Malaysia also has not responded to the Philippines’ request for permission for a mercy ship to go to Sabah to pick up Filipinos who want to return home, Hernandez said.
Omar declined to comment on the reported police abuses, saying he did not want to dignify the refugees’ claims.
Omar said the police was handling the operation against Jamalul’s followers with professionalism.
Civic and militant groups called for a “humanitarian ceasefire” and urged the government to protest the abuses.
Bagong Alyansang Makabayan on Sunday pressed the government to protest the brutal crackdown on Filipinos in Sabah or its silence might be understood as a tacit approval of the Malaysian government’s mail-fisted response to the intrusion.
“The crackdown on Filipino civilians must stop. The abuses must end. The Aquino government should vigorously condemn the atrocities. Aquino himself should speak out against these atrocities. The Department of Foreign Affairs should file a formal protest against Malaysia,” Bayan secretary general Renato M. Reyes Jr. said.
The reported ordeal of Filipinos in Sabah has prompted at least 93 civil society groups in the Philippines and Malaysia to call for a “humanitarian ceasefire” to ensure the safety of noncombatants in the eastern Malaysian state.
The appeal is addressed to President Aquino, Malaysian Prime Minister Najib Razak and Jamalul.
The groups also called for the setting up of “safe zones” where humanitarian organizations could help people fleeing from the violence in the territory.
Flight from Sabah
Filipinos have been fleeing the violence in Sabah since Monday last week.
Taradji’s group of about 400 refugees crossed the Sulu Sea in a boat from Sandakan and arrived in Bongao, Tawi-Tawi, on Friday.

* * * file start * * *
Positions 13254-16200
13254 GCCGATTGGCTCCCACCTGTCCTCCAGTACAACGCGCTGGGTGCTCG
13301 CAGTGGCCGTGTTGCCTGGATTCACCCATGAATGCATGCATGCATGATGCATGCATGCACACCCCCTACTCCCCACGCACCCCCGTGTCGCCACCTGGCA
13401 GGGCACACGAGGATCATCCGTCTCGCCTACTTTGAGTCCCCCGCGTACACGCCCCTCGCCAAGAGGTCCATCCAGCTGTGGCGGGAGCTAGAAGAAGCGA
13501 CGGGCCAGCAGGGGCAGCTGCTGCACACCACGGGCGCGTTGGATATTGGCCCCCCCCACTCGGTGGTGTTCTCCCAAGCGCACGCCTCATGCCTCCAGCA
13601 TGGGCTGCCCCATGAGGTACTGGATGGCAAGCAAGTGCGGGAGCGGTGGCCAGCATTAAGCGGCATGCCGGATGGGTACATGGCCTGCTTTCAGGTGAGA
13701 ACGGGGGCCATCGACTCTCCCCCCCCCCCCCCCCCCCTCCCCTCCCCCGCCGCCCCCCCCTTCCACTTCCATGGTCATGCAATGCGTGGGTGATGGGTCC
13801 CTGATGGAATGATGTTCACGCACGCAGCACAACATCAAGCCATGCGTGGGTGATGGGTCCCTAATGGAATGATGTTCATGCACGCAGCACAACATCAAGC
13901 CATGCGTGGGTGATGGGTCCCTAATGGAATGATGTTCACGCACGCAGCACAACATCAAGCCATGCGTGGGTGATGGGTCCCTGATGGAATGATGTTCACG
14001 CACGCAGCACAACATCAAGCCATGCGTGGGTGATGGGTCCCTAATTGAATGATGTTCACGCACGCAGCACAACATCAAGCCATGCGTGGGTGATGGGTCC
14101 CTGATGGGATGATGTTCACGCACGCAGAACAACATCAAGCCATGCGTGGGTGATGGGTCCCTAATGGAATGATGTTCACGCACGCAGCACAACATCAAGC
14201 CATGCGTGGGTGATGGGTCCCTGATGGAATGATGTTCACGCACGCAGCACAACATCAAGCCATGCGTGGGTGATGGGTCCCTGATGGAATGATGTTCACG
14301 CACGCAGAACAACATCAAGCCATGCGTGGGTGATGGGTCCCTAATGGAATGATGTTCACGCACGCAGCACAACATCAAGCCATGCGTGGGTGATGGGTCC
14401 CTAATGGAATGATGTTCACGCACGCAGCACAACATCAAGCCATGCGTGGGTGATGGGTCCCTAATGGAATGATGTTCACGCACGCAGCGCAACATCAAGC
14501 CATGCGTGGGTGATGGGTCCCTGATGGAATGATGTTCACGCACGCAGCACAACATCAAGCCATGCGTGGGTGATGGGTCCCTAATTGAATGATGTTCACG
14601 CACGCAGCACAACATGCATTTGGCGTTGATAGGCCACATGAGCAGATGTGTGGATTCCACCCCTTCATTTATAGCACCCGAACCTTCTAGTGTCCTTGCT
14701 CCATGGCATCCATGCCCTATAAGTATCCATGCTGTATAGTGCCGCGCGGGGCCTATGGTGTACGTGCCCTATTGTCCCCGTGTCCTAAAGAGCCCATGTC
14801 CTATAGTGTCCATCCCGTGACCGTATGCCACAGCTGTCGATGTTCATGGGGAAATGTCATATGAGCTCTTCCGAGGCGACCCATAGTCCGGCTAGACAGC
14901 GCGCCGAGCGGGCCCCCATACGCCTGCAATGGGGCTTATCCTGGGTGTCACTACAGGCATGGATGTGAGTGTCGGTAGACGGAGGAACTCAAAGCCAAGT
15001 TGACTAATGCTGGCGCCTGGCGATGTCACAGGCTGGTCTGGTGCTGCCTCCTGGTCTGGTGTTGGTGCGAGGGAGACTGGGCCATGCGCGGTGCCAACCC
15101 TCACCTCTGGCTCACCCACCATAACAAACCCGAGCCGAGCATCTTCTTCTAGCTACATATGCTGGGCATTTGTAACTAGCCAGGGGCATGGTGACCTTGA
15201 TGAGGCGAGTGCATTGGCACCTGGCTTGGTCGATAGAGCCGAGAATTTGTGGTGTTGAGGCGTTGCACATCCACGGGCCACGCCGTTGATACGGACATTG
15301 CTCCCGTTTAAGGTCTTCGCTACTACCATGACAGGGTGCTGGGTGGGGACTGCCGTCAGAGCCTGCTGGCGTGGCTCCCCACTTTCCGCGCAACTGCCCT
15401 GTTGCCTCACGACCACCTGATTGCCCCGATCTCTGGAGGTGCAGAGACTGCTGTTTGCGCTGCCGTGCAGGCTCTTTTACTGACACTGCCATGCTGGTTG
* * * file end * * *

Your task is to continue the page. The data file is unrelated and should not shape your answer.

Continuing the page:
Three hundred more arrived in Jolo in another boat from Sandakan on Saturday with stories of Malaysian police abuses committed against Tausug residents of Sabah.
The fresh stories tended to confirm Taradji’s report of police brutality.
A female refugee said Tausug suspected of supporting Agbimuddin’s group were not allowed to buy food to prevent help from reaching the intruders, who were believed moving between the villages of Tanduao and Tanjung Batu in pairs or small units.
Sources in Lahad Datu said Malaysian police had been arresting immigrants since the killing of two policemen by Agbimuddin’s group on March 1.
The Philippine Navy on Sunday reported that 400 refugees had been stranded on Taganak Island (Turtle Island) since Saturday night, waiting to be rescued.
Navy Capt. Rene Yongque, commander of Naval Task Force 62, said the refugees, all from Sandakan, reached Philippine waters in wooden boat past 7 p.m. Saturday.
Yongque said the Navy’s vessel Sultan Kudarat had been dispatched to rescue the refugees.
The Department of Social Welfare and Development said it would help the refugees get to Bongao.—With reports from Julie Alipala, Karlos Manlupig, Allan Nawal and Ryan D. Rosauro, Inquirer Mindanao; and The Star/Asia News Network